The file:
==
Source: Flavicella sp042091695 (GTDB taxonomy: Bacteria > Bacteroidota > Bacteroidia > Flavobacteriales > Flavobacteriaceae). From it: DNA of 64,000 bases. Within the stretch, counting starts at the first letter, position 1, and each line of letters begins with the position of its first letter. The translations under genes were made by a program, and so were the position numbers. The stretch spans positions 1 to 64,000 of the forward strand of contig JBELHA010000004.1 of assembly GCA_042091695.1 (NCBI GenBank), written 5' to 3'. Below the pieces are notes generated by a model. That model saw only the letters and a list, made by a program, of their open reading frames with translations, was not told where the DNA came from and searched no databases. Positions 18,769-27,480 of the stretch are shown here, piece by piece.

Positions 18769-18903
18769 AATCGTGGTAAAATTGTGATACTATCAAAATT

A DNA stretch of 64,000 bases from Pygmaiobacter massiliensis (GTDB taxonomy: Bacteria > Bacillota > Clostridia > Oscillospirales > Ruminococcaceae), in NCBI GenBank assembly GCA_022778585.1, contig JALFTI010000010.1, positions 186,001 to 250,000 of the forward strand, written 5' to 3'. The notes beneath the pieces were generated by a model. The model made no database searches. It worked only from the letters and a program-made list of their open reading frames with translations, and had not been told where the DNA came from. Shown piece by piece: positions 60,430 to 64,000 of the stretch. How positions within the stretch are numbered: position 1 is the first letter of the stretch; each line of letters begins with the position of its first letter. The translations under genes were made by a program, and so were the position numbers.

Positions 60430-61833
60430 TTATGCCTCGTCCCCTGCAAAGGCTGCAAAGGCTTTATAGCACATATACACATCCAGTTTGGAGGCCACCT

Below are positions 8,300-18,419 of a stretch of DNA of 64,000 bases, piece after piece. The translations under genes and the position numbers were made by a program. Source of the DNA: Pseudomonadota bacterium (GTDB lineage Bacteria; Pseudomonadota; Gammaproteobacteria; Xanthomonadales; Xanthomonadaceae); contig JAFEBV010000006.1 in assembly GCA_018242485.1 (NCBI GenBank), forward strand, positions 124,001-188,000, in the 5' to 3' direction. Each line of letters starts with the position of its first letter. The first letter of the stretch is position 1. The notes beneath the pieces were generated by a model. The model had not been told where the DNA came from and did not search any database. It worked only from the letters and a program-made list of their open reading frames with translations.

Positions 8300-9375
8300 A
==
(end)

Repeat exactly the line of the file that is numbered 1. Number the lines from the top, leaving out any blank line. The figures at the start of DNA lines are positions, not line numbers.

Source: Flavicella sp042091695 (GTDB taxonomy: Bacteria > Bacteroidota > Bacteroidia > Flavobacteriales > Flavobacteriaceae). From it: DNA of 64,000 bases. Within the stretch, counting starts at the first letter, position 1, and each line of letters begins with the position of its first letter. The translations under genes were made by a program, and so were the position numbers. The stretch spans positions 1 to 64,000 of the forward strand of contig JBELHA010000004.1 of assembly GCA_042091695.1 (NCBI GenBank), written 5' to 3'. Below the pieces are notes generated by a model. That model saw only the letters and a list, made by a program, of their open reading frames with translations, was not told where the DNA came from and searched no databases. Positions 18,769-27,480 of the stretch are shown here, piece by piece.